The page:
The flavor of old Philadelphia is apparent as soon as you walk into the city’s recently-completed Mormon temple.
On the right, in the entryway, a painting hangs of a scene from Independence Hall. Artist Jonathan Linton depicts George Washington standing next to Ben Franklin at a meeting of the Constitutional Convention, where they and other delegates created the United States Constitution in 1787.
The temple opens to the public from Aug. 10 to Sept. 9 (prospective visitors are asked to make a reservation online). Once Sept. 10 comes, you’ll literally need a Mormon card to get in — a “Temple Recommend” given by bishops to members of Latter-day Saints. The temple will serve approximately 41,000 Philadelphia-area Mormons and thousands more who live in Pennsylvania, Delaware, New Jersey and Maryland.
Billy Penn went for an early tour. Here’s a rundown of what you can see inside the temple and how it connects with Philadelphia and Pennsylvania, with photos from the Church of LDS (photography is not allowed in the temple).
The Independence Hall look
The Mormon faith has 152 temples worldwide. Each one is designed to fit in the local environment. In Philly, the resemblances are easy to see: the Mormons went for a historical Philadelphia look. The building itself is modeled on Independence Hall. Inside, the design also takes from Independence Hall, as well as the Franklin Institute and Christ Church. Inquirer architecture critic Inga Saffron praised the temple, calling it maybe “the most radical work of architecture built in Philadelphia in a half century.”
Central Pennsylvania paintings and the Franklin Institute
The main feature on the first floor is the baptistry, the room where dead ancestors of Mormons get baptized (a living descendant stands in to physically receive the baptism). Paintings of the Pennsylvania countryside hang on the right and left of the baptismal pool — one of them looks just like Ricketts Glenn State Park. The center of the room features a painting of Joseph Smith and Oliver Cowdery, two original LDS leaders, getting baptized in the Susquehanna River.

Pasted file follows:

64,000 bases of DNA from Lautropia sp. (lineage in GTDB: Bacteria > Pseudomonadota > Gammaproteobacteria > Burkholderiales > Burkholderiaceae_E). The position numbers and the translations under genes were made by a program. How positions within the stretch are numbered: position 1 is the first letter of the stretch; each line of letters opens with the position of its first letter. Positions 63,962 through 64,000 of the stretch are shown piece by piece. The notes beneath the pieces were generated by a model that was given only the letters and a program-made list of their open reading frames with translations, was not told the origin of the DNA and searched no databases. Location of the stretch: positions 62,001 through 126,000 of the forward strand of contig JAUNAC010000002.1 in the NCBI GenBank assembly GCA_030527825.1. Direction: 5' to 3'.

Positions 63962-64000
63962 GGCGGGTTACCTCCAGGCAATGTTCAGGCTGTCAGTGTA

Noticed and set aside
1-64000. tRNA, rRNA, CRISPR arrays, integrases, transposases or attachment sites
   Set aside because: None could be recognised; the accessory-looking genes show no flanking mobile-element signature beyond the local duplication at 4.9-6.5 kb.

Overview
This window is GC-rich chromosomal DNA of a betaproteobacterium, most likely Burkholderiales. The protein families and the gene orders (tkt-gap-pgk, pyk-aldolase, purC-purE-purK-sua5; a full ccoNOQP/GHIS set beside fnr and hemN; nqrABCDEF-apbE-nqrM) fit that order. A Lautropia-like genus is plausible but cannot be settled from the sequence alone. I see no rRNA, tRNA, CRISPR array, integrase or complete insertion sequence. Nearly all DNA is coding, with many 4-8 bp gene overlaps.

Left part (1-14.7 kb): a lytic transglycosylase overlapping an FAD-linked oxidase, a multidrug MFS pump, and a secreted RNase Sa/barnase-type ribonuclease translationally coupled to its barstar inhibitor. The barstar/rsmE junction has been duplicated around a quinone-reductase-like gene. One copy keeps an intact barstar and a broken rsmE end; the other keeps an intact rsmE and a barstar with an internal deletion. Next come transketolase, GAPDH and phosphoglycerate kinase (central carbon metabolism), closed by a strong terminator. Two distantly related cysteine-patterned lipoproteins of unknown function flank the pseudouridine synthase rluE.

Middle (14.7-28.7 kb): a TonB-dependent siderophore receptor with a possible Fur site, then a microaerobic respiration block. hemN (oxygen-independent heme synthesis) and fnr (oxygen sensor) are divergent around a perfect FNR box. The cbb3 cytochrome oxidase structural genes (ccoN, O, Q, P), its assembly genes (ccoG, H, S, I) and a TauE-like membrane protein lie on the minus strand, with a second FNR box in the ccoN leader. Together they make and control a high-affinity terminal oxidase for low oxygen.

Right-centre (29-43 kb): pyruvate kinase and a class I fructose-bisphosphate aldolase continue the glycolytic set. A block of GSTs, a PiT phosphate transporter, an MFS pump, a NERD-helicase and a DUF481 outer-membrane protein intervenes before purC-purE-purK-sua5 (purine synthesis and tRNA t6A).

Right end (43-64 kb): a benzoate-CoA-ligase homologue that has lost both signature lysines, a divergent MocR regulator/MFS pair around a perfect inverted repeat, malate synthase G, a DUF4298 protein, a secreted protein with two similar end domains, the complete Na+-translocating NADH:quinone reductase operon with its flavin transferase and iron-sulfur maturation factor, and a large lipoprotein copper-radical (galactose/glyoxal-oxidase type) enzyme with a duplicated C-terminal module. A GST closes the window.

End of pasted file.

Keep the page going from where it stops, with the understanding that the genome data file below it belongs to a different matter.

“This is where it all began,” said Larry Wilson, executive director of the Temple Department for the Church of Jesus Christ of Latter-day Saints. “Here in Pennsylvania.”
The wave pattern on the railing and posts surrounding the pool is replicated from the Franklin Institute.
Romanticism and Pennsylvania’s state bird
The third floor of the temple features the chapel, two instruction rooms and the celestial. The chapel is largely for reflection. The instruction rooms are where Mormons listen to speakers and make commitments to God. This room is surrounded by a large mural that depicts the Susquehanna River, the Delaware River and the Sacred Grove in Palmyra, N.Y., where Smith was said to have received a vision. The state bird of Pennsylvania, the ruffed grouse, also appears in the mural.
Throughout the temple, the paintings are done mostly in Romantic style, the most common type for artists in the late 1700s. This style was chosen because of the nod to history, as well as because Romantic artists often chose to highlight their beliefs in the divine through natural settings.
Independence Hall-style chandeliers
The second instruction room contains a chandelier modeled off those found in Independence Hall. The tubing is made from bent brass, as it would have been in the 18th century.
Double quills and the Constitution
Mormons who visit the temple are supposed to feel closer and closer to God with each room they pass through. This feeling culminates in the bright, gilded Celestial Room, used by Mormons for meditation.
The table in the middle has a pattern of double quills. One of the quills represents the signing of the Declaration of Independence and Constitution in Philadelphia. The other represents the translation of the Book of Mormon in Pennsylvania.
George Washington’s rising sun
The fourth floor is used for weddings. It also includes one last nod to the founding fathers: The “sealing” room features a stained glass window with half of a sun. The story goes that Washington used an armchair with a sun on the back of it during the Constitutional Convention in Philly. Franklin commented, “I have often looked at that behind the president without being able to tell whether it was rising or setting. But now I… know that it is a rising…sun.”